Ding-Dong! Is anybody home?

The doorbell house is recommended for children from 3-5 years of age. But I find it just as relevant for even younger children, of course under the guidance of a grown up.

Actually, I fell in love with this house when our audiologist presented it to us, right after Albertes CI-surgery, which she had 23 days after her first birthday. She was essentially just over a year old when we first played with the doorbell house.

We have always been told, that in AVT it is important to have high expectations to what our children are able to achieve.

When I see my children’s exitement over something new – well. I’m the type of mother that simply has to go out and buy it. I just LOVE to see how happy and exited they become.

How to reach your AVT – goals and strategies with the Doorbell house
Step 1. Learn to observe through listening

Our brain teaches us how to listen so vocabulary training is in fact a kind of “brain fitness”.

For the child to trust their hearing and develop their brain auditively, it is important always to present toys auditively before visualy:

“Let’s play with the Doorbell house”

Let the child help you find the Doorbell house before playing – the child has heard the word “Doorbell House” and will learn to trust their hearing and listening skills.

Step 2. Listening game – attention to sounds

To develop their attention to sound, children will benfit from playing small listening games. The Doorbell House is highly suitable for those children, who have just had CI-surgery.

The Doorbell House has 4 different ringtones:

Let the child press one of the doorbells and point to your ear with great surprise and wonder “I heard a doorbell ring”.

Switch roles and expect the child to point to their ear at the sound of a bell ringing.

As the child gets more experienced in hearing the doorbells, you may sophisticate the game by determining which door has a certain ringtone, of course without the child seeing the house at the same time: “That ringtone belongs to the red door”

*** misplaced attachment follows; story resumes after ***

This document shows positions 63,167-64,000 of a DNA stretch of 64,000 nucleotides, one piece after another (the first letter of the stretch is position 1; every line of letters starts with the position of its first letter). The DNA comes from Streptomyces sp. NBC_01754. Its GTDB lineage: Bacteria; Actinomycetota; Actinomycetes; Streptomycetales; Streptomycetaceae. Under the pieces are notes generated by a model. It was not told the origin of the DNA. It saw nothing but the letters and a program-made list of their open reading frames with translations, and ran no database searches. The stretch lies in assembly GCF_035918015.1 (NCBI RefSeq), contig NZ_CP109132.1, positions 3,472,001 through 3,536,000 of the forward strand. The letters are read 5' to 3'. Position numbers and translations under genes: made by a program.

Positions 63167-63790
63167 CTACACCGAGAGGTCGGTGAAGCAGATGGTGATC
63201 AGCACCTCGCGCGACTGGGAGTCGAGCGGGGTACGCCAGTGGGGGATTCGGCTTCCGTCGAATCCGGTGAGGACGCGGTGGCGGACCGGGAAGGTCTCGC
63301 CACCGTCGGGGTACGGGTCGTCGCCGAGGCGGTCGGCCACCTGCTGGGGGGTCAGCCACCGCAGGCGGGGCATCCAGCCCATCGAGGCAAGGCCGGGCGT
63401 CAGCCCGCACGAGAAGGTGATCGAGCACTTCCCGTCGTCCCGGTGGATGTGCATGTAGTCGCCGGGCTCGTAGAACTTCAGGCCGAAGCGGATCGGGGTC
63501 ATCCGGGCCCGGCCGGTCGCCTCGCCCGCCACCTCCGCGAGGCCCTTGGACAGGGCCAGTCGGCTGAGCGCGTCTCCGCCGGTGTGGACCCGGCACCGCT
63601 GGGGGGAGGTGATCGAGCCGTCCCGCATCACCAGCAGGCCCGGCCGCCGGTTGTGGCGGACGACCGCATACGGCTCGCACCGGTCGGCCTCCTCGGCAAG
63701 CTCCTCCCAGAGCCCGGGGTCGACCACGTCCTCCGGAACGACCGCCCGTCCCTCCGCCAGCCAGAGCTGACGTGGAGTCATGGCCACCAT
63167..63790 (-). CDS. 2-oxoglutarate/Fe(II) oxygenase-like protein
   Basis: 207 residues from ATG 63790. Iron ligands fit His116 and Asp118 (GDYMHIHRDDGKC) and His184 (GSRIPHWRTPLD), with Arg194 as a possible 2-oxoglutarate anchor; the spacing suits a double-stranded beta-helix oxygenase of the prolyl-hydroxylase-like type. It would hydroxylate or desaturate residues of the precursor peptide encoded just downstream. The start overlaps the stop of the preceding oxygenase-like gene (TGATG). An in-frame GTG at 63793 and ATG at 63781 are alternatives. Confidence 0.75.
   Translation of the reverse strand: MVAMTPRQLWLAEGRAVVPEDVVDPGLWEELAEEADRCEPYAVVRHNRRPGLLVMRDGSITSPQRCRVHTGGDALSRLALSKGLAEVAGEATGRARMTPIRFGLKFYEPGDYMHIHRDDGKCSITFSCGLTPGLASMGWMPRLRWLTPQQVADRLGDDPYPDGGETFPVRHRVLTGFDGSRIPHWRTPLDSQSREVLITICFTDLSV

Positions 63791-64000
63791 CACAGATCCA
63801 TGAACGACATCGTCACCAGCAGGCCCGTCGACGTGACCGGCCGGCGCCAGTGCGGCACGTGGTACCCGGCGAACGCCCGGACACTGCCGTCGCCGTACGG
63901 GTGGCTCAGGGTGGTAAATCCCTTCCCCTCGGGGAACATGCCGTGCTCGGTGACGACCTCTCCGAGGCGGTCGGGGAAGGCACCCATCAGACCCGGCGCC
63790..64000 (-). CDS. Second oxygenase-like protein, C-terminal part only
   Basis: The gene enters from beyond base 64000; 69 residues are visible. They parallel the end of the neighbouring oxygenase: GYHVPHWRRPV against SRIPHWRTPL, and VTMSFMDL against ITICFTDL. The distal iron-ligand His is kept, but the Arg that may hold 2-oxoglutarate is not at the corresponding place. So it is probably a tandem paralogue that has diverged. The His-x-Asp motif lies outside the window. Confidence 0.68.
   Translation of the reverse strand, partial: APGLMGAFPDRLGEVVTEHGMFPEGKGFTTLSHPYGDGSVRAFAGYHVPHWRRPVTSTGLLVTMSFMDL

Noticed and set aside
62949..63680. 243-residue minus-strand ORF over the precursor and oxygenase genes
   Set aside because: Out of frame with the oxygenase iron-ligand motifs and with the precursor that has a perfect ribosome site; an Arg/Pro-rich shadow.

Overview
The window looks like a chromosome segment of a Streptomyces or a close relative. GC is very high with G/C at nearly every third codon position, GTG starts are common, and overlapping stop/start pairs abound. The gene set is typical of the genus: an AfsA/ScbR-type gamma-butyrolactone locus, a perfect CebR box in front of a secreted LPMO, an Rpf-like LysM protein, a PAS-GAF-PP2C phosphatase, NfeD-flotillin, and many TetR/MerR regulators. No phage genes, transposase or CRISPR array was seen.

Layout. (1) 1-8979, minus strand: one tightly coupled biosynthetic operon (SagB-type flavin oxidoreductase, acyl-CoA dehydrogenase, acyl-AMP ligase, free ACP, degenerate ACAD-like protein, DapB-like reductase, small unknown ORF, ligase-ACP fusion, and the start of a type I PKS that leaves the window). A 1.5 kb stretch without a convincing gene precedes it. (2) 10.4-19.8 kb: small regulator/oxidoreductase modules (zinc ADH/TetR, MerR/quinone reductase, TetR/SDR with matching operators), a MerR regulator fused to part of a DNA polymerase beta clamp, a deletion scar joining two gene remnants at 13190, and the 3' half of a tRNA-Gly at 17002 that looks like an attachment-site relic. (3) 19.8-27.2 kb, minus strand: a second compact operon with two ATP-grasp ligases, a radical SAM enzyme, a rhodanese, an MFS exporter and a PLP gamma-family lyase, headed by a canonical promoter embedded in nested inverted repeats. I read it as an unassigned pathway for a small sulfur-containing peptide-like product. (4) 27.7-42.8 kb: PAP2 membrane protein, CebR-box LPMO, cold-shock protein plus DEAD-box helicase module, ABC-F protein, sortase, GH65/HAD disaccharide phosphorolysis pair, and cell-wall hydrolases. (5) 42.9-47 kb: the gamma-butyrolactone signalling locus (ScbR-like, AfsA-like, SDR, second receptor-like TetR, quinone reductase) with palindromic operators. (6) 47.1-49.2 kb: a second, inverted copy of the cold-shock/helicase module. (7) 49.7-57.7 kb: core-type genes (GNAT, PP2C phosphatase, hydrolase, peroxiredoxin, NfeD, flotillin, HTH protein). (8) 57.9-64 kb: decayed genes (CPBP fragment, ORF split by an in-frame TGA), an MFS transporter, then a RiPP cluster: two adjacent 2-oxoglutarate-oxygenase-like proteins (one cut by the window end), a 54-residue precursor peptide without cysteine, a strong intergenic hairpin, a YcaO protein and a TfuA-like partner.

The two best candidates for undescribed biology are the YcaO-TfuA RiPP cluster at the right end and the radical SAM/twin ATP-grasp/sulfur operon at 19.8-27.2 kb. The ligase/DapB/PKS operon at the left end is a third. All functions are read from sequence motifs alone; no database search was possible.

Step 3: Counting skills, modelling and auditory closure

The house contains 4 keys, 4 doors, 4 doorbells and 4 play people.

Start by playing a little counting game and then let the child repeat the numbers (imitation)In the beginning, it will be a simple rhyme for the child to imitate and up to the age of 2 it should be kept Technical terms and phrasessimple and straight forward for the child to remember. As you develop the game, you may pause after counting 1…2…and  (wait for the child to participate) ..3! = Auditory closure. (Learn more in our mini dictionary of Technical terms and phrases)

Each of the 4 keys and 4 doors have matching numbers. Play together with finding the right key to the right door.

Step 4: Talk, talk, talk.. every word will strengthen your child’s vocabulary skills

Talk about the shapes and colors of the Doorbell House and observe other familiar and well-known topics.

Involve the little play people – what are the wearing and do they match the house in any way? Talk about mum, day and boys and girls.

 

Step 4: Words and phrases describing everyday actions and imitation

Paying someone a visit
Ringing the doorbell or knocking on the door
One of the play people says “Come in”!
Unlock and open the door
Say hello to one of the dolls
The doll says bye and goes inside
Say goodbye and close the door

Use words such as open, close, lock, unlock, knocking on the door, ringing the doorbell, go inside, go outside – and teach the child to imitate these phrases.

 

Step 4: Learning “where is” and non-specific concepts

Play a hide-and-seek game with the play people or something else.

Teach the child to ask “where is…” and always respond with “here is…”

Practice phrases such as gone or empty. It can be a bit confusing for the child to talk about something that is not actually there, so it will take a bit of practice in the beginning.

 

 

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